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Category: Commentary

Commentary; our thought leadership, newsletter notes and long form pieces.

Advertising claims

Edition #369 Regulators are not giving any leeway when it comes to the third dimension. And content marketing not just a pandemic trend.One big thingLaw firm Fenwick dug into the implications of advertising in the metaverse, “regulators emphasized that ads in the Metaverse must be truthful and not misleading even if the technological medium for delivery of those ads is nascent.”And it turns out, the metaverse literally adds dimensions to potential legal claims. “One unique issue about advertising in the Metaverse is the potential to make three-dimensional claims. A Metaverse application that purports to reflect how a real-life article of clothing would look could be found to make the claim that the article of clothing would fit as shown digitally if worn by the consumer in reality. This is a natural extension of the law as it has currently been applied to claims made in product images.”They also pointed to that disclosures must be made, even if ‘text disclosures’ are not available in that platform. It seems that there is no longer a this is a new place so you’re off the hook. As regulators are getting savvier and faster to deal with these same issues that pop up repeatedly on new platforms.Notable stories this weekContent marketing maintains momentum as pandemic restrictions ease. Why Manscaped is leaning into ads on Tumblr. NBCU leaning into new ad formats to engage viewers. Twitter announces Premium Content Partnerships at 2022 Digital Content NewFronts. And other NewFronts releases from LinkedIn, Meta, Pinterest & YouTube. What are the legal implications of advertising in the metaverse? Is a digital representation held to the same legal standard? Eddy Cue reportedly has bigger plans for Apple’s billion-dollar streaming and ads business. With no third-party accredited measurement, this year’s upfront season is a testing bonanza. Ads may come to Netflix by the end of 2022.Campaign of the WeekAnker with BuzzFeed. You should have a home energy kit - and this is the very first thing you should buy for it.  Continue reading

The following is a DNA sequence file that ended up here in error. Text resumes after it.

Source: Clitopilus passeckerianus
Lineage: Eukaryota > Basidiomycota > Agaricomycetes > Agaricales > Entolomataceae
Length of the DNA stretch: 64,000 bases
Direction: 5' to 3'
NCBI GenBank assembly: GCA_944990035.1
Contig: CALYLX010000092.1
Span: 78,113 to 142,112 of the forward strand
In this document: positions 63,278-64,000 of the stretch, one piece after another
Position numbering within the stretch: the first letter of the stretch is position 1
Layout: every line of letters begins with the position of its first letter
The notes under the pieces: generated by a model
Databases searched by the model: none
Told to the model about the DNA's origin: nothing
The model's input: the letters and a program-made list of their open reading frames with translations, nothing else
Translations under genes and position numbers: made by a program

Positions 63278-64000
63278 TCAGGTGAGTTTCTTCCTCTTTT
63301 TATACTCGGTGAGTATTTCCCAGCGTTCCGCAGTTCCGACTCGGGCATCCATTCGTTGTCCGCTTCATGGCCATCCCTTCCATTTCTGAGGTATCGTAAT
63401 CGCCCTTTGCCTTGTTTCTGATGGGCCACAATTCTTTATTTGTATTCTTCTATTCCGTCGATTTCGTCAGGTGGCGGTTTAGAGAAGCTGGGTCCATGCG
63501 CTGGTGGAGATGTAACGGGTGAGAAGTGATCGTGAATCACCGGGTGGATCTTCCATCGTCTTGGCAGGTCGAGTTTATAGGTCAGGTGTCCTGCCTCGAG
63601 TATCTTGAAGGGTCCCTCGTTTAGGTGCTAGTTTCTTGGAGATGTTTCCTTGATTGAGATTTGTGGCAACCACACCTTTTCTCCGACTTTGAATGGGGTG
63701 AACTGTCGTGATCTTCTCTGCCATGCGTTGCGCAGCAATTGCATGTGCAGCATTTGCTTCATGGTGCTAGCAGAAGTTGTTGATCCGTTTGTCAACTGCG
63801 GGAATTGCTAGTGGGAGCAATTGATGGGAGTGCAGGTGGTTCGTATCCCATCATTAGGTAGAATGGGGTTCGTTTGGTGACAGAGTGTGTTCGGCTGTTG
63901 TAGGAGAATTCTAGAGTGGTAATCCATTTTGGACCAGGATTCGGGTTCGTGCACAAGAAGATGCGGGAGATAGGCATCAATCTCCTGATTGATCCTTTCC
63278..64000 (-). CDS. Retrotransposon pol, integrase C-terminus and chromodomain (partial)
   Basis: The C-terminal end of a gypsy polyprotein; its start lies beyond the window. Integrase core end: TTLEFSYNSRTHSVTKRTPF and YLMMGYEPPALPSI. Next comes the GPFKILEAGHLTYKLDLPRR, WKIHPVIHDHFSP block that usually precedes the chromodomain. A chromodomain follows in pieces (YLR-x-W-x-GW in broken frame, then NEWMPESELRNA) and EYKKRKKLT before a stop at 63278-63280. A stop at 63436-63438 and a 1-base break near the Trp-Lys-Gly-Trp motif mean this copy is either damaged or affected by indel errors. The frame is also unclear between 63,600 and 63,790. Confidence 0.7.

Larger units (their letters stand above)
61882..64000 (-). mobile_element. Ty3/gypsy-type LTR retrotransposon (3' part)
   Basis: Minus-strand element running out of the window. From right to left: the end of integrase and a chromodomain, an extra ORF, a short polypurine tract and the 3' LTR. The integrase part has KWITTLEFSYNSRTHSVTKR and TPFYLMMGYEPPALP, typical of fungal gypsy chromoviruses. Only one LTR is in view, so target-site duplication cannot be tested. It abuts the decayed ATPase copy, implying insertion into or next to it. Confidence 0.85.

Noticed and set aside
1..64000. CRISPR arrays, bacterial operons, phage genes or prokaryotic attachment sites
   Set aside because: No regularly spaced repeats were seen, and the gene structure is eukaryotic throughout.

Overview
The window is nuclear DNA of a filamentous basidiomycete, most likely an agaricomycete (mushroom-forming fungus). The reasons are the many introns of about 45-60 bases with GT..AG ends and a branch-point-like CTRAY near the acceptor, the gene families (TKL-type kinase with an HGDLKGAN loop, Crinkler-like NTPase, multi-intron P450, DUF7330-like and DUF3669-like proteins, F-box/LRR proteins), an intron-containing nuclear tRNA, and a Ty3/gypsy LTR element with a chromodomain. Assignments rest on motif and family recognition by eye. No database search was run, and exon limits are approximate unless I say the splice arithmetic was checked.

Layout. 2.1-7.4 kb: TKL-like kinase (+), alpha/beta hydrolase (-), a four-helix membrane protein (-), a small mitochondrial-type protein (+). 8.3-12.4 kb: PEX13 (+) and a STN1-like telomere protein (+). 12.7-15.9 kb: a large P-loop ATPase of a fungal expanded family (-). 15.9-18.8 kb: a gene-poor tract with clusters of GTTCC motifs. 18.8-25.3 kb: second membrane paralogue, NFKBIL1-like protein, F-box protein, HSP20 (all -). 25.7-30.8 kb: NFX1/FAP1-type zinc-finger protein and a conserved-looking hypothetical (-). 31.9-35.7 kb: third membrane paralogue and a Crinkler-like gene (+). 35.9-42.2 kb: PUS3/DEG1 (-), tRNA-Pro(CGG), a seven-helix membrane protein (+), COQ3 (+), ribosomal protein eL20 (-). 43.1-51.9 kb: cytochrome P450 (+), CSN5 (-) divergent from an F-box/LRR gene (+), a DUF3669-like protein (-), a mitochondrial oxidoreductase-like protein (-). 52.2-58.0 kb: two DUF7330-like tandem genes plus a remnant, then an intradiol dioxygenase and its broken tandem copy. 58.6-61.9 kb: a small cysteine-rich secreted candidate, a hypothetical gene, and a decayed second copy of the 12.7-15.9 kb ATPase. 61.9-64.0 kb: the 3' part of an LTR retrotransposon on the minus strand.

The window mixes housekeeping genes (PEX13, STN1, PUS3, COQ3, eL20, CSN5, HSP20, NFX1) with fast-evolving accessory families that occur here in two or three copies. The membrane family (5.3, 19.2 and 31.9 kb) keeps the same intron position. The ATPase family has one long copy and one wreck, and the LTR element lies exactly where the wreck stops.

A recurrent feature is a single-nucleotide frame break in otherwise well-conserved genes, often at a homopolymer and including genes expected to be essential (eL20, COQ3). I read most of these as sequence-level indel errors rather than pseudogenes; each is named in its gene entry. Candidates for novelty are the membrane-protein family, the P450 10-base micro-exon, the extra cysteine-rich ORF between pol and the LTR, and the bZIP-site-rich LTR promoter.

Ben Young
Ben Young
May 13, 2022

Headless chickens

Edition #368 Fortune partners with SalesForce+ in this weeks edition, headless chickens & Roku ARPU.One big thingFor many in sales it feels obvious that when you’re having multiple conversations and the potential partner is really engaged, that you’re more likely to make a sale. Yet when it comes to this sort of engagement or touch points online it doesn’t feel the same. Conceptually people get it but it hasn’t quite clicked for many.RealEyes released a study this week and have identified where the tide is beginning to shift. 65% of participants in their study report that attention is a conversion stage in the sales and customer journey. That is a good sign. Rather than running around like headless chickens, using the signals consumers give us from their behavior is vital to understanding progress.Notable stories this weekTripleLift aims to insert itself into the CTV conversation using native ads. Brand Creator partnerships are prioritizing expertise and diversity over fame. Adland bullish on attention metrics, expects brands to pay. Attention increasingly is recognized as a business outcome in advertising. Twitter says it overcounted its users over the past 3 years. NBCU unveils self-serve programmatic ad manager.Deals/M&AMavrck raises $135m and acquires link in bio company Later. Vice is looking to sell its studio business. Roku & Apollo team up on Starz bid.Campaign of the WeekFortune & SalesForce, the Ecopreneurs. A video series on entrepreneurs focused on saving the planet. Also a lead in for SalesForce+. Continue reading

Ben Young
Ben Young
May 6, 2022

Advertising Vibes